I guess the point I’m trying to make is – can we really understand the ramifications of such a strong about-face about the rules of reality? For millions of kids in the western world, we think the world operates on a certain set of principles, which includes magic, wonder, whimsy. And then, whether we figure it out on our own or it gets taken away from us, our entire world order changes. We realize magic isn’t allowed, isn’t real. And to be fair most people I know didn’t have a total meltdown of their identity or belief system, a la Nightfall by Isaac Asimov. But I just can’t help but think there MUST be some psychological ramification deep down in the sticky floor of our subconscious, some lurking Jungian consequence scrabbling around in the back of our brains. That the constructors of our reality, our parents, are capable of lying about the fundamental truths about reality. That a truly universal morality system and its 24/7 upkeep (naughty or nice) isn’t real – naughty people get presents all the time, and nice people end up with coal/famine/mass shootings/etc. Maybe deep down, the streak of jaded ennui that many generations experience as they age is in some small part bolstered by this deception.

 

after Bolstered by this deception

 

 

Why do we perpetuate it, then? I know my sister in all her aching maternal instinct plans on telling her kids that yes, there is a Santa Claus, Mrs. Claus, flying reindeer, and maybe even a ghastly elf on the shelf. Watching. Always watching. Is it like frat boy hazing – having to put the freshmen through the deadly binge drinking trials and tribulations simply because we ourselves had to? Or is it more that we so desperately miss that magic, that spark of whimsy and beauty, that we will knowingly lie for generations to come in order to witness that magic again? We can tell ourselves it’s all worth it, because even though they will be crestfallen in the future, right now in the present we can see a five year old scream with delight because Santa Claus loves her and knows exactly what she wanted. It’s all worth it because we get to see from an outside perspective just how gleeful we used to be – Christmas mornings for new parents must feel like looking both in a mirror and down the tunnel of a time machine. However dull it echoes back to them, however dampened by age, they might get one quick thrill of hope.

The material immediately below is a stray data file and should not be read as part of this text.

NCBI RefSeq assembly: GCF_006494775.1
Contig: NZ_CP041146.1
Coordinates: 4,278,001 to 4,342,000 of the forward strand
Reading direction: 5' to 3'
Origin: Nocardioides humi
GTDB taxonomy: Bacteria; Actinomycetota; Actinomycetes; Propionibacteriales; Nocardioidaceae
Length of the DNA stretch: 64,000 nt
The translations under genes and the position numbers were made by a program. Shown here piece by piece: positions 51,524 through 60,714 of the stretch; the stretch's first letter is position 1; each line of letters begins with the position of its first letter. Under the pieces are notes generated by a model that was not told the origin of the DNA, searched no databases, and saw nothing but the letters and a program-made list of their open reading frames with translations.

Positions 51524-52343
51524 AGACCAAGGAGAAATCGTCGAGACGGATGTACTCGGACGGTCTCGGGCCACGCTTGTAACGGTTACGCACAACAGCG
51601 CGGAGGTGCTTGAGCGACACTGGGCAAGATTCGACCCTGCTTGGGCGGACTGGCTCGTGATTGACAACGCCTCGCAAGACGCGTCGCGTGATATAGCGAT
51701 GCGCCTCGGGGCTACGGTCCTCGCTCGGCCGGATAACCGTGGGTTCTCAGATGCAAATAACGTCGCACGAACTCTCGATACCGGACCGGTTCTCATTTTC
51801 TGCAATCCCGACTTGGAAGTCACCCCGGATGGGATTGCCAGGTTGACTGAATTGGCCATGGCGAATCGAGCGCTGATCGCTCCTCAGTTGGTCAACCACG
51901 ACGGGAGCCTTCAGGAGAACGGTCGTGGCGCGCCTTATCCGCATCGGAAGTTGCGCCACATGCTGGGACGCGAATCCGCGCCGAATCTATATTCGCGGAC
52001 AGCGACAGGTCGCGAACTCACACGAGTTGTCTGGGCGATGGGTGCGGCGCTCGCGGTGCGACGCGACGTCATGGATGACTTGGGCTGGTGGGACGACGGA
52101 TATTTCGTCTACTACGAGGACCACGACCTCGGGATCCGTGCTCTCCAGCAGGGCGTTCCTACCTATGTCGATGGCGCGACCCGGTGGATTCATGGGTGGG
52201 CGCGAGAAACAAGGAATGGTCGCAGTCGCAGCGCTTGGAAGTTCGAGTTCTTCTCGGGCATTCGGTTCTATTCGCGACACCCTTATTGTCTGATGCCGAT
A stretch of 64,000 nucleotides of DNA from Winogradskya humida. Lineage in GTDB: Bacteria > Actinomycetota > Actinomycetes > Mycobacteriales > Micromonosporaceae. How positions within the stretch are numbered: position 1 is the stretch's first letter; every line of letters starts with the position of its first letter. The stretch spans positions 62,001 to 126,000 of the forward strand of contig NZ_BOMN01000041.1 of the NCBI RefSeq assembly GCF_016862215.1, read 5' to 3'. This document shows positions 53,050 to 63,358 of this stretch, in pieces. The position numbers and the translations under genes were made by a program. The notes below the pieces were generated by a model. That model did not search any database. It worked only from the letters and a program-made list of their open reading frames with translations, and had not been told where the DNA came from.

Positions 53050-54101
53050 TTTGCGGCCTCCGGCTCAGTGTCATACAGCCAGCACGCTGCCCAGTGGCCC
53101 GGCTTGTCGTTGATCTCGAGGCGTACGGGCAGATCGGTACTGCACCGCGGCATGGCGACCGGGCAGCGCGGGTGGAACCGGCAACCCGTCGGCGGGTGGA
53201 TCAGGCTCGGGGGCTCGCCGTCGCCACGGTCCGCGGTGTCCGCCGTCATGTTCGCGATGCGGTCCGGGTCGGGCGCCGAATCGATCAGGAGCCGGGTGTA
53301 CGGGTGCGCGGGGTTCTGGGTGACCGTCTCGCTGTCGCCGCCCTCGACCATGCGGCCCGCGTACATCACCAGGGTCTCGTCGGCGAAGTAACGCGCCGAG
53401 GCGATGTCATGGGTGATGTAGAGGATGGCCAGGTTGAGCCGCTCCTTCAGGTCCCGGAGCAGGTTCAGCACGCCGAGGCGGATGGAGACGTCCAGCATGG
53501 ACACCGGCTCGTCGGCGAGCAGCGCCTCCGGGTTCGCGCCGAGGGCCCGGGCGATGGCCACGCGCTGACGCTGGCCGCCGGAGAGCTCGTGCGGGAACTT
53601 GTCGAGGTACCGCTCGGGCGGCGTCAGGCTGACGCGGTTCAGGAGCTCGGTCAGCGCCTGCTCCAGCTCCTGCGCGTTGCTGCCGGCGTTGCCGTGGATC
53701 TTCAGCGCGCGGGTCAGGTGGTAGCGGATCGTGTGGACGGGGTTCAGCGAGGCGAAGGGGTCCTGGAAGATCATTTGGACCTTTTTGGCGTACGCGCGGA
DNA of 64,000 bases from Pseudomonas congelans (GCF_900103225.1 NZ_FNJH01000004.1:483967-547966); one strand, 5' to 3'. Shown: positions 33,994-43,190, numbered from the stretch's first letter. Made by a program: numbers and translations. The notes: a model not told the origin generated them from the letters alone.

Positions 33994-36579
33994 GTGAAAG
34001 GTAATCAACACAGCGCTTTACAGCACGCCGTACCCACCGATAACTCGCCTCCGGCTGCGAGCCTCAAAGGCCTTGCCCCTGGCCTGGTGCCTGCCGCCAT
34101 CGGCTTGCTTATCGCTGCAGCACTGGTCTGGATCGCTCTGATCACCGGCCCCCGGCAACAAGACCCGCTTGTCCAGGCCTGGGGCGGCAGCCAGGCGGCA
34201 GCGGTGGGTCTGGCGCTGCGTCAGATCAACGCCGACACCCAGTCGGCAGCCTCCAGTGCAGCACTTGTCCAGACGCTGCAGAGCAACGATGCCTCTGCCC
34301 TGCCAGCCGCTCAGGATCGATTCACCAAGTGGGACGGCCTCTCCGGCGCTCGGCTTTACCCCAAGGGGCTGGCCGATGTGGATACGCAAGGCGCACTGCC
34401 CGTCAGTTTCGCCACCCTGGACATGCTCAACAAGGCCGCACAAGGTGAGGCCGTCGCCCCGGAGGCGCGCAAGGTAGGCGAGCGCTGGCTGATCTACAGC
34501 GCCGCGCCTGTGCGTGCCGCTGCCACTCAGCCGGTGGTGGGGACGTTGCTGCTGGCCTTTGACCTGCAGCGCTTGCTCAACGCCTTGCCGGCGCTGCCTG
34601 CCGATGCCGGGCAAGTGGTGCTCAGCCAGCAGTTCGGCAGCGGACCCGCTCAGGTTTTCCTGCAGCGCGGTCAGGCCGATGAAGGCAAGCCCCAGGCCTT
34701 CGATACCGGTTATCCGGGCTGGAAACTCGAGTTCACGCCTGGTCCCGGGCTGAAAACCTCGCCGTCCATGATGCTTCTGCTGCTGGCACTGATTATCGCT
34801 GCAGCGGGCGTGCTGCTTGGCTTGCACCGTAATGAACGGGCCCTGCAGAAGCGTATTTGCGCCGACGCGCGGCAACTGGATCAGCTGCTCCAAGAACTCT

I guess it doesn’t really matter, either way. Climate change is rapidly shifting the world order. The North Pole will probably be like a water park in a hundred years, and we’ll have depleted our oil reserves so all of the plastic, shiny toys you buy your kids that they stop playing with after three months will have to be, I don’t know, just like wooden blocks? But will there be trees so spare? And with the increasing gap between the classes, capitalism will make the working class’s Christmases even more Dickensian and sparse. But lo, does that mean we’ll finally realize that the Christmas spirit was inside us, all along? No, that tickle is our hearts is probably just an upper respiratory infection, due to record amounts of air pollution.

 

 

lindsay pellino clash bio

 

 

Lindsey Frances Pellino is a poet, animal rescue manager, and hospice worker living in the not rich part of Connecticut. Her first collection of poetry HYSTERICAL SISTERS, published by Vegetarian Alcoholic Press on Valentine’s Day, is about fictional and real life women and sisters. You can find her on Instagram at @gay4moleman1992